Pierre-Louis Dietsch (1808 – 1865) was a French
composer and conductor, perhaps best remembered for the
much anthologized Ave Maria 'by' Jacques Arcadelt,
which he loosely arranged from that composer's three
part madrigal Nous voyons que les hommes.
He was born Pierre-Louis-Philippe Dietsch in Dijon.
Fétis has reported that Dietsch was a choirboy at the
Dijon Cathedral, and beginning in 1822 studied at
Choron's Institution Royale de Musique Classique et
Religieuse in Paris. Later, after 1853, Dietsch was a
teacher at the Ecole Niedermeyer (successor of Choron's
Institution), a position he held up until his death. In
1830 Dietsch entered the Paris conservatory and studied
with Anton Reicha. His subjects included double bass
and counterpoint (with Reicha).
Dietsch composed church music as well as an opera Le
vaisseau fantôme, ou Le maudit des mers ("The Fantom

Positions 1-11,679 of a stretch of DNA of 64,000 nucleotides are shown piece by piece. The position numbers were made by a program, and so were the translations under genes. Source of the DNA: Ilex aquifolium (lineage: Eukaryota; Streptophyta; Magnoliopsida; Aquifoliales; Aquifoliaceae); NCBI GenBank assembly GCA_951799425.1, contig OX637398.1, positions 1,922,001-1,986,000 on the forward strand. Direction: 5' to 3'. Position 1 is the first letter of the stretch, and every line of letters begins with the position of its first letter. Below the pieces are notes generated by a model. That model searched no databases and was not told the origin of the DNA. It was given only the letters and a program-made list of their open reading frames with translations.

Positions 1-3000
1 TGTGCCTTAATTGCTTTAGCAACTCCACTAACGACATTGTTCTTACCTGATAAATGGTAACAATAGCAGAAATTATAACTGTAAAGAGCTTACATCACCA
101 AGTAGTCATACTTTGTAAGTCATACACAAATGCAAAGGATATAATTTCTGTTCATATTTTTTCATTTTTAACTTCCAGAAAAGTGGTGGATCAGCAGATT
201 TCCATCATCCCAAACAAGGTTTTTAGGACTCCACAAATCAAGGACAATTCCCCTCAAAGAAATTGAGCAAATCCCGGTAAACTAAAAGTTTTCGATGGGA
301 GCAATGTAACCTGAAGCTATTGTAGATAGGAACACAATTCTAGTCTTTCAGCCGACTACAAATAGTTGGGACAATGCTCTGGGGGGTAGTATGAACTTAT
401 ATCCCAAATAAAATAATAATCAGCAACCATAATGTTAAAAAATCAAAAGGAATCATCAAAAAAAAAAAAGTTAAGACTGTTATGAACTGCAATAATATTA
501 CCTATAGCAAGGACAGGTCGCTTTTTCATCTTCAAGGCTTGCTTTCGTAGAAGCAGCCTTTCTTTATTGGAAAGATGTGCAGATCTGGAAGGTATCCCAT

Ship, or The Accursed of the Sea"), which was first
performed on 9 November 1842 at the Paris Opera. The
libretto by Paul Foucher and H. Révoil was based on
Walter Scott's The Pirate as well as Captain Marryat's
The Phantom Ship and other sources, although Wagner
thought it was based on his scenario for Der fliegende
Holländer, which he had just sold to the Opera. The
similarity of Dietsch's opera to Wagner's is slight,
although Wagner's assertion is often repeated. Berlioz
thought Le vaisseau fantôme too solemn, but other
reviewers were more favourable.
This setting of "Ave Maria" is not by Jacques Arcadelt.
It is an arrangement by Louis Dietsch (1808-1865) of
Arcadelt's "nous voyons que les hommes", written for
female voices. The bass part in particular is entirely
Although this work was originally written for Chorus
(SATB), I created this arrangement for Solo Acoustic